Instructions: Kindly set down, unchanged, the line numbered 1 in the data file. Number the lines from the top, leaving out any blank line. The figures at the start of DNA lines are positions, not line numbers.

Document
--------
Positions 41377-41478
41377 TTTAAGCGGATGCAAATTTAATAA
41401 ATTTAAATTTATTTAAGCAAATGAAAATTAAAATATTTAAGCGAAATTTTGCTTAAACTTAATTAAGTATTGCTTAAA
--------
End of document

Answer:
Positions 41377-41478